Classical conditioning helps individuals understand their relationship with a substance and how they may crave a particular substance based on their environment.  For example, someone who smokes tobacco may feel a pleasant feeling every time they visit a particular store, as that is the store where they buy cigarettes from, and often smoke as soon as they leave the store.  There are numerous resources to help a person quit smoking based on classical conditioning.  These resources help individuals identify “triggers” or activators, they look at factors that can make someone feel like they need to use a substance, because of their relationship to the environment.  “Common triggers that bring-on cravings include drinking coffee or alcohol, relaxing after work or after a meal, talking on the phone, driving, feeling stressed or angry”.[3]  Using classical conditioning, you can examine activators and help an individual identify strategies to reduce the emotions associated with the activators.  These activators or cravings will reduce over time, the more a person is able to engage with the environment without using the substance.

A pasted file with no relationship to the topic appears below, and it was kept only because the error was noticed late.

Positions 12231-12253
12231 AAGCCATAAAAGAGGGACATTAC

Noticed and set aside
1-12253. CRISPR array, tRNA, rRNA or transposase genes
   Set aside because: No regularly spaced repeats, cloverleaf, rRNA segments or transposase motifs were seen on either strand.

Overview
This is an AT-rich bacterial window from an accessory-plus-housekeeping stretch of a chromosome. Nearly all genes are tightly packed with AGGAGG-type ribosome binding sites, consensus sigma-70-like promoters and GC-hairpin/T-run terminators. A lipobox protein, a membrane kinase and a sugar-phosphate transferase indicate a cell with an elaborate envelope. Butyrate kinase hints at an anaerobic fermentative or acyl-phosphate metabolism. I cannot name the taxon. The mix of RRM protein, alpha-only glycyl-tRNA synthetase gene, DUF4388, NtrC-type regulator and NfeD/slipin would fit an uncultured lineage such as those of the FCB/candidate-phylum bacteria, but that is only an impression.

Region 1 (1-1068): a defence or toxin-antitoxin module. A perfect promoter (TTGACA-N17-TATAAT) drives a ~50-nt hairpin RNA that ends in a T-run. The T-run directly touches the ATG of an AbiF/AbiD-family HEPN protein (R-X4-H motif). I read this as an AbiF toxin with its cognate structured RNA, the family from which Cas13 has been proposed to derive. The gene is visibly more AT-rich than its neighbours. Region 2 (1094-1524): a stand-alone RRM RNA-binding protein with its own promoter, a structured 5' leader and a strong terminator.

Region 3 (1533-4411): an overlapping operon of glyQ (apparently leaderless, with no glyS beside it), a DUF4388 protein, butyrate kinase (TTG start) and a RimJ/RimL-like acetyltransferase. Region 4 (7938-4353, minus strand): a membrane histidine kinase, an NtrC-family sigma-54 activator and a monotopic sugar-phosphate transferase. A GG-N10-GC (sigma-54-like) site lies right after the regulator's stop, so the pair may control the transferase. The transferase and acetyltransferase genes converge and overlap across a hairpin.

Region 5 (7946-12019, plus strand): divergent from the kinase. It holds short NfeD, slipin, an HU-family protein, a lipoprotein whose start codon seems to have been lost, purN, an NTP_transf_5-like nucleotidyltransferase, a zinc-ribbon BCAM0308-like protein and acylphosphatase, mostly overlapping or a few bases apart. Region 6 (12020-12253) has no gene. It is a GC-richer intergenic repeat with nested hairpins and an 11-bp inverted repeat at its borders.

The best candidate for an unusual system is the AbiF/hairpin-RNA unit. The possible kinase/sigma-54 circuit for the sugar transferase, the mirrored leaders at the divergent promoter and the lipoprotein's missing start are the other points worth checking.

6.4B Activities

  1. Brainstorm a list of ideas you could suggest to someone who was activated by the common trigger cravings listed above by Health Canada.

Operant conditioning uses the concept of rewards and punishments.  If a person uses a substance, there are biological changes that happen (refer to Chapter 3 and 4).  For some it is a pleasant feeling, for others, it is unpleasant.  Not every person who uses a substance will develop a disorder; for some the pleasant feeling is just that, a pleasant feeling. For others the pleasant feeling takes over, and the reward becomes the focus.  This focus can then develop into a substance use disorder.  The Community Reinforcement Approach builds on operant conditioning; “the goal of CRA is to help people discover and adopt a pleasurable and healthy lifestyle that is more rewarding than a lifestyle filled with using alcohol or drugs”.[4]  Please read this primer on the Community Reinforcement Approach by the Canadian Centre on Substance Use and Addiction.[5]